Authorities in Benin must immediately take all necessary measures to protect transgender people and the associations that defend them, after three transgender women were forced to undress, beaten and robbed by a group of men at a bar in the capital Cotonou, Amnesty International said today.
The attack, which took place on the night of 30 April, was filmed by the assailants who then posted the video on social media. After being assaulted, Kani, Fati and Jennifer-names by which they refer to themselves-who went to seek refuge with a local transgender association continued receiving threats.
"The assault on the three transgender women must prompt the authorities to take stronger measures to protect them as well as all their defenders," said Fabien Offner, Amnesty International West Africa researcher.
“They should ensure transgender and intersex people who are victims of such violations have access to remedies. Perpetrators of this assault must also be identified and prosecuted during fair trial.”
The three transgender women told Amnesty International they were victims of a trap set by a person supposed to be their ‘friend’, who had invited them to a 'birthday party' in a bar they would regularly gather in for drinks.
Following their arrival, they felt the ‘birthday party’ was not going to take place. Their ‘friend’ was moving in and out of the bar while men they had never met came to sit next to them, observing them closely.
One of the three women told Amnesty International:
“Our 'friend' asked Fati to join him outside the bar. She then realized that he was no longer waiting for her outside. Two men started assaulting Fati and stealing her belongings after asking her if she was a man or a woman. We wanted to go out to join her, but the door had been closed. We couldn't run away or help Fati. The door was finally opened, and we were able to join her outside. I was asked if I'm a man or a woman. I didn't answer, then I said I'm a trans woman. The man who asked me the question didn't understand what I was saying. He then touched me and started slapping me when he saw that I had no breasts. "
“They had started taking pictures of us. Then they threatened us to undress. They forced us to pull off our clothes. I screamed to ask them to take us to the police station, but they kept hitting me, then I tried to defend Fati, and someone hit me on the neck with a bottle of beer. During all this time, people were filming and photographing us (…) Finally, we were able to escape thanks to the taxi-motorcycle drivers.’’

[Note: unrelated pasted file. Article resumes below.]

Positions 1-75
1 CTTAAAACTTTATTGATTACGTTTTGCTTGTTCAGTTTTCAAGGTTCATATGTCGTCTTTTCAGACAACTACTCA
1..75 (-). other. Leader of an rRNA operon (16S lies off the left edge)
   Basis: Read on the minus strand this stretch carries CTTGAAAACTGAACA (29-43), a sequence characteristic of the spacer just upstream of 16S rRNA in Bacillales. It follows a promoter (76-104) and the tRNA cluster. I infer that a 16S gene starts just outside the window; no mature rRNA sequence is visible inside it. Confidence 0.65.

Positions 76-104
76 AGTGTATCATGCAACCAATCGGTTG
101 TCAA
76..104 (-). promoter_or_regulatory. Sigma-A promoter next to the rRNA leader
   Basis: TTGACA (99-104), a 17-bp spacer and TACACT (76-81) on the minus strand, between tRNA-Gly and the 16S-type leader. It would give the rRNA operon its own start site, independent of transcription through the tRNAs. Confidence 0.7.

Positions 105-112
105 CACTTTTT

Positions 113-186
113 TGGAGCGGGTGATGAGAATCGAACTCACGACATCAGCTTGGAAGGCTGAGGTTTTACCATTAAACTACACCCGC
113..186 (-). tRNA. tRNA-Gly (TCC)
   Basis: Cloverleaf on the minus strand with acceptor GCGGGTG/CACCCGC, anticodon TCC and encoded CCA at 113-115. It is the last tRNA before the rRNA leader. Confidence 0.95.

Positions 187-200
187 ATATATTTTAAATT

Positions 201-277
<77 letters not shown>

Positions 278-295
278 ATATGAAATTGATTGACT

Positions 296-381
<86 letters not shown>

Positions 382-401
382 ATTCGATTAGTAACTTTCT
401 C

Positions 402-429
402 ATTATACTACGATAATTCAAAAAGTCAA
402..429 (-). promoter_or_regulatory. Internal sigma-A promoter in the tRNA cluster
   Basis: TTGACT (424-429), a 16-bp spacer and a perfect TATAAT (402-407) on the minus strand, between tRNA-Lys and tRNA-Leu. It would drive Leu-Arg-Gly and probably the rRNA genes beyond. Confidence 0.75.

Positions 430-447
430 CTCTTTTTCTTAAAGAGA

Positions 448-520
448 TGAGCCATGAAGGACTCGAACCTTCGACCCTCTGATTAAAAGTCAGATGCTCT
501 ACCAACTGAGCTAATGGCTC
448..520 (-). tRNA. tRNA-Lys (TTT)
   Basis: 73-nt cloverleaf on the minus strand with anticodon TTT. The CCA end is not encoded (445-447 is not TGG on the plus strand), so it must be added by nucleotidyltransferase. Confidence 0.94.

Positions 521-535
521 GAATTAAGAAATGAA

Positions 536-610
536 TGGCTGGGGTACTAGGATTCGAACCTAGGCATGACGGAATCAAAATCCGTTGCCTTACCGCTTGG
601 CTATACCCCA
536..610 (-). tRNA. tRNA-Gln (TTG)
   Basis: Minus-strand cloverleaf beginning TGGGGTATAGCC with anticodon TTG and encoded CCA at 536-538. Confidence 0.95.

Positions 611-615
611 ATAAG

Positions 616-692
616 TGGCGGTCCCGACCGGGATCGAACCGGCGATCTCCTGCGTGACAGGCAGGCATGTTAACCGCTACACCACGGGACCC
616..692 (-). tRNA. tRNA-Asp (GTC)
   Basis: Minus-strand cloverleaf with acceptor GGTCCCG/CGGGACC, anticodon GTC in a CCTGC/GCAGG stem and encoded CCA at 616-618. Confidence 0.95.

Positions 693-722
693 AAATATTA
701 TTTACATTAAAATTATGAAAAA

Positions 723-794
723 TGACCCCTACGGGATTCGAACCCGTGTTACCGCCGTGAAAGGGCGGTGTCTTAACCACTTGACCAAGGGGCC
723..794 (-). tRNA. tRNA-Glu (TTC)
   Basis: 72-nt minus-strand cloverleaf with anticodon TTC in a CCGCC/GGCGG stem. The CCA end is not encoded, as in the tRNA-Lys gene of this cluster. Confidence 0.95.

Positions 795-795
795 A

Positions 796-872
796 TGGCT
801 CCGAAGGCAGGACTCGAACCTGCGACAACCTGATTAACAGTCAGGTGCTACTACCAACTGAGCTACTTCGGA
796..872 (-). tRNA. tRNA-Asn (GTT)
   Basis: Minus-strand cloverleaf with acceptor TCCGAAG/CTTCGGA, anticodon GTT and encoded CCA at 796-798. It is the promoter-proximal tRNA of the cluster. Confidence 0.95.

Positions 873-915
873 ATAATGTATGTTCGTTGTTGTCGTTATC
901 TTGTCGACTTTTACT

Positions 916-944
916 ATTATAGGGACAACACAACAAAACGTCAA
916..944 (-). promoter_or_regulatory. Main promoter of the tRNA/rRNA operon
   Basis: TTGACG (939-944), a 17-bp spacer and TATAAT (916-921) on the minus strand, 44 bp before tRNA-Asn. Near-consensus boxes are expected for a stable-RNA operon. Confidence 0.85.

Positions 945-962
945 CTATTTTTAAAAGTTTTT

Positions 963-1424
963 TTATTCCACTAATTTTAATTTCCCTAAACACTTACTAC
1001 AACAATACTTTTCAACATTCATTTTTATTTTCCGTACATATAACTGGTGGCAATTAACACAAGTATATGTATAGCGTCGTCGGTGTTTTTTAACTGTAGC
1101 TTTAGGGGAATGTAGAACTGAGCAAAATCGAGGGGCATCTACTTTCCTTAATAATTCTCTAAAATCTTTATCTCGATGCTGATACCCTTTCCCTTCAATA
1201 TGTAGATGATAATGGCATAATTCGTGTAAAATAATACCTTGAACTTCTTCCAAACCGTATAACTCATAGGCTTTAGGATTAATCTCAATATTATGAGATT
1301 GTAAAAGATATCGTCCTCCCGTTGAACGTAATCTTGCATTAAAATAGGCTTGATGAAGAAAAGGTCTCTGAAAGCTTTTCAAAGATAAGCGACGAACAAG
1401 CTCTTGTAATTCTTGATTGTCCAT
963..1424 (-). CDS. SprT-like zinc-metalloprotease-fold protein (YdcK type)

Amnesty International has viewed several videos showing a noisy crowd of men in front of the three transgender women who were trapped against a wall, forced to undress, and prevented from hiding their genitals with their hands.
The medical certificate of one of the victims reviewed by Amnesty International concludes that "severe bodily contusion is compatible with the abuse the patient claims to have suffered," and has prescribed a week of total incapacity for work.
Since the attack, none of the three has been able to return home. After the videos were posted on social media, some of their parents threatened to kill or poison them if they returned home. Other parents advised them to keep a low profile for a while.
On the night of 1 May, two individuals broke into the premises of the association where the three victims found refuge.
“They climbed into the courtyard of the building but were seen by people who shouted to scare them away,” the president of the association told Amnesty International. He said that during the day, a crowd gathered in front of the building, pointing at people entering and those exiting. He told Amnesty International he felt threatened.
Other LGBTI rights associations across Benin which have publicly or not stood up for three women have also received threats following the assaults.
The president of one of them told Amnesty International:
“Before the three were assaulted I was already insulted, and I never responded. The situation worsened after they were attacked as five members of the association including myself received threats. In the area where I live, I hardly go out, and my parents threatened to kick me out of the house, accusing me of being a damned child."
The president and founder of another LGBTI rights association also told Amnesty International that she received death and rape threats over the phone after she denounced the assault in a video posted on 2 May on the association's Facebook page.
“The human rights of these three transgender women must be respected by all. The authorities must prevent them from living in a hostile environment," said Fabien Offner.
“The lawmakers should explicitly prohibit in the law discrimination based on gender identity and expression and recognize and protect human rights defenders who defend the rights of transgender and intersex people."